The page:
Beyond smart lighting: The Victorian electronics manufacturer revolutionising industrial connectivity

A worker examines machinery inside a Coolon LED Lighting workshop. The world’s first industrial connectivity network that uses smart lighting as its backbone was made in Victoria.

For years, Coolon LED Lighting has been revolutionising industrial lighting with innovative products. Australia is home to some of the world’s harshest mine sites. Coolon pioneered the use of LED lighting in an industrial environment in 2008, in response to a challenge by a mining giant to create a light that would outlast the existing lights that were prone to frequent failure due to salt corrosion, extreme vibration, dust and voltage spikes.

Coolon has been pushing the boundaries of LED lighting technology ever since, increasing spacings through use of innovative designs and optics, providing emergency reporting capabilities via a smart phone, and various other innovations.

But keeping the lights on is no longer Coolon’s sole focus. The Victorian team of 80 has launched Brilliant Connected Lights (BCL), an advancement that led to Coolon winning 13 awards for innovation, manufacturing excellence and exporting, including Industry 4.0 Award at the 2022 Victorian Manufacturing Hall of Fame, and the 60th Australian Export Awards in the Resources and Energy category.

The BCL technology uses Coolon’s premium lights as a backbone for wireless connectivity on industrial sites. This innovation enables asset tracking, machine condition monitoring and site audits, while providing superior illumination and emergency lighting, enhancing personnel safety with unparalleled visibility and increased situational awareness. The wireless mesh also delivers a sitewide IoT backbone that enables an ecosystem of other devices to be deployed easily.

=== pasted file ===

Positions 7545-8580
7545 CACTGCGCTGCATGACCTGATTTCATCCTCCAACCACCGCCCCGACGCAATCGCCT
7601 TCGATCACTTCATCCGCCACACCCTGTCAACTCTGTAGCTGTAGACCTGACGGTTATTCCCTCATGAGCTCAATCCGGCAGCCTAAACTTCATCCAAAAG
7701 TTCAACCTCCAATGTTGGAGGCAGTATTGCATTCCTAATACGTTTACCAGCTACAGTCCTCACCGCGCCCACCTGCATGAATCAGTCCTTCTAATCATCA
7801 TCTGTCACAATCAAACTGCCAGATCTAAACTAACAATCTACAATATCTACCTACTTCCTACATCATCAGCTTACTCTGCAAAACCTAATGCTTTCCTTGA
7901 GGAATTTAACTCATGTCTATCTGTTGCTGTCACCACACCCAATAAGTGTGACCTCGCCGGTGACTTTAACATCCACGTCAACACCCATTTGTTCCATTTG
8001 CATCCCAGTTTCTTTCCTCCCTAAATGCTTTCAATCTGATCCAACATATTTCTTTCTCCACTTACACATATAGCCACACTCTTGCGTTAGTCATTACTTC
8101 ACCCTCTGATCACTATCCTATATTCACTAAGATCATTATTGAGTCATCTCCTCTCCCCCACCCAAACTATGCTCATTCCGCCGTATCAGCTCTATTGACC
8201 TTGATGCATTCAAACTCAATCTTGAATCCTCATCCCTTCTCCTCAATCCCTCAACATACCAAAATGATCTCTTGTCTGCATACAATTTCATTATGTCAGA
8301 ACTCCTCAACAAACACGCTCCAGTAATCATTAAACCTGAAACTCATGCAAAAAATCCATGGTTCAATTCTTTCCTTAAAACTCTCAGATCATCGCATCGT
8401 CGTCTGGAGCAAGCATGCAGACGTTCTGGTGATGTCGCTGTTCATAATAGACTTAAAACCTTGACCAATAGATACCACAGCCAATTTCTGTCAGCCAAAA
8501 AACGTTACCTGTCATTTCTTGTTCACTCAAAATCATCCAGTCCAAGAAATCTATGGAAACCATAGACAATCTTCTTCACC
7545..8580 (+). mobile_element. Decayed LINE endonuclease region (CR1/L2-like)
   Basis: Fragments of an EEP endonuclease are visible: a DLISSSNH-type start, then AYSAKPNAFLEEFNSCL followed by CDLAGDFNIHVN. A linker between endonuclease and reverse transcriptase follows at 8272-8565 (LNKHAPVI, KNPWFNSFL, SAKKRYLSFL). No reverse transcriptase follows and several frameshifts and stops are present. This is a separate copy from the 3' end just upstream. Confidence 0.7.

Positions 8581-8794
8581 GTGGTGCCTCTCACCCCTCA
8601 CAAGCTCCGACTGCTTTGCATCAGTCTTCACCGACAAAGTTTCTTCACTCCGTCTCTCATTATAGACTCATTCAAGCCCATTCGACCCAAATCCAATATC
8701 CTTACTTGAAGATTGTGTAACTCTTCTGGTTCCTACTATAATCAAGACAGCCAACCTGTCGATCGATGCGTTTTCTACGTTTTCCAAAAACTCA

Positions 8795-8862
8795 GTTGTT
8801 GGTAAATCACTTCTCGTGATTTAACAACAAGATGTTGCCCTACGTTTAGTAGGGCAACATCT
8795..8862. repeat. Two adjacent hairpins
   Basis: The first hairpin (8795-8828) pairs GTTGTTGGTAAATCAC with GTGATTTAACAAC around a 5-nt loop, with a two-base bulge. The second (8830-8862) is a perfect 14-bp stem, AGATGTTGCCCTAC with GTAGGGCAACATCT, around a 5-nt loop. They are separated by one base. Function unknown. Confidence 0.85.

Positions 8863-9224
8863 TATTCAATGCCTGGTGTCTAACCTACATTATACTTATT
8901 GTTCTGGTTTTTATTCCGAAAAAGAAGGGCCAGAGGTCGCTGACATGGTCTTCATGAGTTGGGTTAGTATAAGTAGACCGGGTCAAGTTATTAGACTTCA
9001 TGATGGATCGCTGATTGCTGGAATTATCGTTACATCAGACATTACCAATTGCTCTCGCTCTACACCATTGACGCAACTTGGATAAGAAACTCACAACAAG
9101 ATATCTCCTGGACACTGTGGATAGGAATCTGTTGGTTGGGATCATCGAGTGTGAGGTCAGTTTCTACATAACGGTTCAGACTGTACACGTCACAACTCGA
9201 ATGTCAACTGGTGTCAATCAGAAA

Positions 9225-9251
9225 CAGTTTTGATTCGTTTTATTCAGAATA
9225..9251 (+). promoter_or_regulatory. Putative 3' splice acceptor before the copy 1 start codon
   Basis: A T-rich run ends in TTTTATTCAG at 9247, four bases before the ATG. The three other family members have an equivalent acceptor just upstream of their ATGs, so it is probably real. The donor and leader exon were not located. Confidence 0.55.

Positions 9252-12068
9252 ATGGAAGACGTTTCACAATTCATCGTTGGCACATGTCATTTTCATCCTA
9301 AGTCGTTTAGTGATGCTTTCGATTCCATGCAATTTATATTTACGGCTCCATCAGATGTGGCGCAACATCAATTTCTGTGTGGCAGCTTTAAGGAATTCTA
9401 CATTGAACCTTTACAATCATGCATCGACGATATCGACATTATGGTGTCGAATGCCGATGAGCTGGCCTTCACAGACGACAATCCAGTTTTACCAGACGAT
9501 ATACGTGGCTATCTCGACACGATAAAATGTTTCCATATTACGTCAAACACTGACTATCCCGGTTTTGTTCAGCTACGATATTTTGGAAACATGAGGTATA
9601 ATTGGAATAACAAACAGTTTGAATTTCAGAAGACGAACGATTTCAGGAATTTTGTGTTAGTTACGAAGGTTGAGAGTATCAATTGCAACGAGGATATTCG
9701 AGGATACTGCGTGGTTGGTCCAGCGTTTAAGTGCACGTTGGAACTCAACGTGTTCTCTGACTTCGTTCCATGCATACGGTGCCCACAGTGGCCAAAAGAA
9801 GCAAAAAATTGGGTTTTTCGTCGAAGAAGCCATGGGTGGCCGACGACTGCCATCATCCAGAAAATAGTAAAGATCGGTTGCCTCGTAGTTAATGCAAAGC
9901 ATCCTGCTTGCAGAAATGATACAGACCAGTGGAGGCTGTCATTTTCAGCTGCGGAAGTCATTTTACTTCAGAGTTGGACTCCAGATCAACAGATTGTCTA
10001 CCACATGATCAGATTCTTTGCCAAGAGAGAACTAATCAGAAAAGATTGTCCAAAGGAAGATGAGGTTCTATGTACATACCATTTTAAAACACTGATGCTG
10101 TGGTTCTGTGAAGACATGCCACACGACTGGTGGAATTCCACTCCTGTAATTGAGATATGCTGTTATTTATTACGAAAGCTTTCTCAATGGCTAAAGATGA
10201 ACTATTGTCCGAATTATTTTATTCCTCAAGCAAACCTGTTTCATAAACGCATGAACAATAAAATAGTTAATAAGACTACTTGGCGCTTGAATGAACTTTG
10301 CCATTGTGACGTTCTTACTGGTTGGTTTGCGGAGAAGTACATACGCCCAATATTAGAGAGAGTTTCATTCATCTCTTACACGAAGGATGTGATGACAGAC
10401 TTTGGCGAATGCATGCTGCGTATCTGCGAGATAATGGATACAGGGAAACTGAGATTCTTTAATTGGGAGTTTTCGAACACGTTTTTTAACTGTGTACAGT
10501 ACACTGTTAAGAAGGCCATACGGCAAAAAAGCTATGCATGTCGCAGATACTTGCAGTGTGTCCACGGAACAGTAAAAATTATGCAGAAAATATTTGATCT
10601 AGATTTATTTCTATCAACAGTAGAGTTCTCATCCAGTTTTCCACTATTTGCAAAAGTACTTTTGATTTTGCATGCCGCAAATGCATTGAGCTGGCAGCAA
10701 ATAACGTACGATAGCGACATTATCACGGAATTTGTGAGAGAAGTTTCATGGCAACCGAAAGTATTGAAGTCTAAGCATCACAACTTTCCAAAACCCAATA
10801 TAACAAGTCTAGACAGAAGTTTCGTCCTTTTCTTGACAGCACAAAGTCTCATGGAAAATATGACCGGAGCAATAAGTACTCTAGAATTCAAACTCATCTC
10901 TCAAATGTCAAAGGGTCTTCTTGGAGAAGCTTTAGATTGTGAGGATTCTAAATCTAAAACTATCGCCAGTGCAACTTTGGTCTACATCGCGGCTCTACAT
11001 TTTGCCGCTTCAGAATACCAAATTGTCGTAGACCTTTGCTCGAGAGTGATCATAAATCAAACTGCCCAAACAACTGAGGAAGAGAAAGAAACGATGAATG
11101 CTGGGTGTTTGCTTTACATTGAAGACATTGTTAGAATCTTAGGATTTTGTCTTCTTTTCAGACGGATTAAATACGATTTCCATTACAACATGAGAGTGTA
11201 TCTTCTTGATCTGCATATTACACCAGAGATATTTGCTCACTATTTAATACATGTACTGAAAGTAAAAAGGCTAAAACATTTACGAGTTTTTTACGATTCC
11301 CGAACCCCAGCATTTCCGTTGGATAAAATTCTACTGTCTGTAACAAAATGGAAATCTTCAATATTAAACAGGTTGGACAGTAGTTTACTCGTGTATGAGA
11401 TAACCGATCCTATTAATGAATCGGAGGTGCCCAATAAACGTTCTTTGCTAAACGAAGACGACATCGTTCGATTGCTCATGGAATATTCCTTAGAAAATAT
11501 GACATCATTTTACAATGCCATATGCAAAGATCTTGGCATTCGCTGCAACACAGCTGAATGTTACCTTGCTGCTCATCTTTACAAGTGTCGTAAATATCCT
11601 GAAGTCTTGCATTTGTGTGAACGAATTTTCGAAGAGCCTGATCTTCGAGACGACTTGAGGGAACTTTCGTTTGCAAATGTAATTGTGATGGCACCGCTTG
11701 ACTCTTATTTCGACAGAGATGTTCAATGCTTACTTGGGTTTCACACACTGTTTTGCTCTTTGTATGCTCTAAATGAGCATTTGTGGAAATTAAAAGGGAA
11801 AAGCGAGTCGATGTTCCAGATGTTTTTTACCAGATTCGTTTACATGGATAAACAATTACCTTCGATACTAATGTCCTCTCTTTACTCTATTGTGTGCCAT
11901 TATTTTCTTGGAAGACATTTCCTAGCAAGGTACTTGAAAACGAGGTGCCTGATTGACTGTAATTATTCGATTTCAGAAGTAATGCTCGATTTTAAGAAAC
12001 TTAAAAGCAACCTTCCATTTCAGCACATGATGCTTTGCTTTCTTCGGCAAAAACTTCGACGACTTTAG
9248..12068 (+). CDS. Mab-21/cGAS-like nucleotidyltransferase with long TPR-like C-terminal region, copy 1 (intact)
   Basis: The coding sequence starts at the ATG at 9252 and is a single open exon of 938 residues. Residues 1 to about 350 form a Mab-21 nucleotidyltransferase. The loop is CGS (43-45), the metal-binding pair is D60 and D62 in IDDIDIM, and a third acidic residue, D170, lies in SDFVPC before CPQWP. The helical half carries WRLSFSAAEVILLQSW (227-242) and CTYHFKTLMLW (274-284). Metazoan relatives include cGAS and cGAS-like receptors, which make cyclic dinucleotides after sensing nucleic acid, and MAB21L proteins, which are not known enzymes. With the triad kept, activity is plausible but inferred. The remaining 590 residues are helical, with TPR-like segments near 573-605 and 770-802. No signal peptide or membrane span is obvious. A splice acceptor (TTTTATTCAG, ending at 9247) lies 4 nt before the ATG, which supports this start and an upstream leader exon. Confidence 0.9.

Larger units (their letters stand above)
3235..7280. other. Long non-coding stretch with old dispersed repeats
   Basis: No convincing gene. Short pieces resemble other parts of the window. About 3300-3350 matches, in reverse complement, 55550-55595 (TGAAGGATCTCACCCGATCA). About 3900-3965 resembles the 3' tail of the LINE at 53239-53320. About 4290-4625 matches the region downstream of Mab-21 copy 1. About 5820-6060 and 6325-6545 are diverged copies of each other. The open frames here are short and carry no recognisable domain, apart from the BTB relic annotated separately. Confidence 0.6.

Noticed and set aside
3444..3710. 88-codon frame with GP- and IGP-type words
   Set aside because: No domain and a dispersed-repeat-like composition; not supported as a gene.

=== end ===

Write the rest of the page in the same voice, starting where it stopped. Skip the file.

It's a game-changer for high-risk environments where regular, often manual, monitoring is required. Where digitisation of industrial sites has historically been a costly effort, Coolon can roll it into existing lighting investments, offering huge savings and future-proofing for the data and sensor technologies of tomorrow.

“In one lightning-prone mine site in the Northern Territory our Brilliant Connected Lighting technology replaced physical weather boxes that require complex equipment, installation, supporting infrastructure and maintenance. Lights are connected to the BCL cloud service, which receives weather data and transmits this to the network of lights that can change colour to warn people to get inside or take cover,” says Taya Permezel, Director of Partnerships.

What makes this advancement more significant is that it took shape during the pandemic. How? Sovereign capability is one vital factor.

“The term ‘manufacturing’ can refer to the assembly of pre-made modules. This approach can reduce costs but limits our sovereign capability. Coolon’s Victorian team takes a ‘from scratch’ approach to R&D and manufacturing. We design our products in-house and utilise as many local supply chains as possible or practical.”

“This allows us to truly contribute to Australia’s sovereign capability. In the face of global supply chain issues, this means that we are able to redesign our products to utilise whatever semiconductor components we can access, to continue meeting the needs of our clients within key industries. It also means we grow and retain knowledge and skills in Australia, the criticality of which cannot be underestimated in the context of sovereign capability. We’d really like to see more of this in Victoria.”

The cornerstones of Coolon’s success are people, quality and innovation.

“During the challenging COVID-19 period, we prioritised keeping our people safe and employed, and we doubled down on our R&D efforts,” says Taya.

“We’re committed to designing and manufacturing in Victoria. We’re always looking to push the boundaries of technology to create innovations for Australian and export markets. We are no longer manufacturers of lighting, but an R&D company that is augmenting its offerings into new fields such as wireless connectivity. Mesh connectivity was the first step, and we are excited to see what’s next.”

Page last updated: 29 March 2023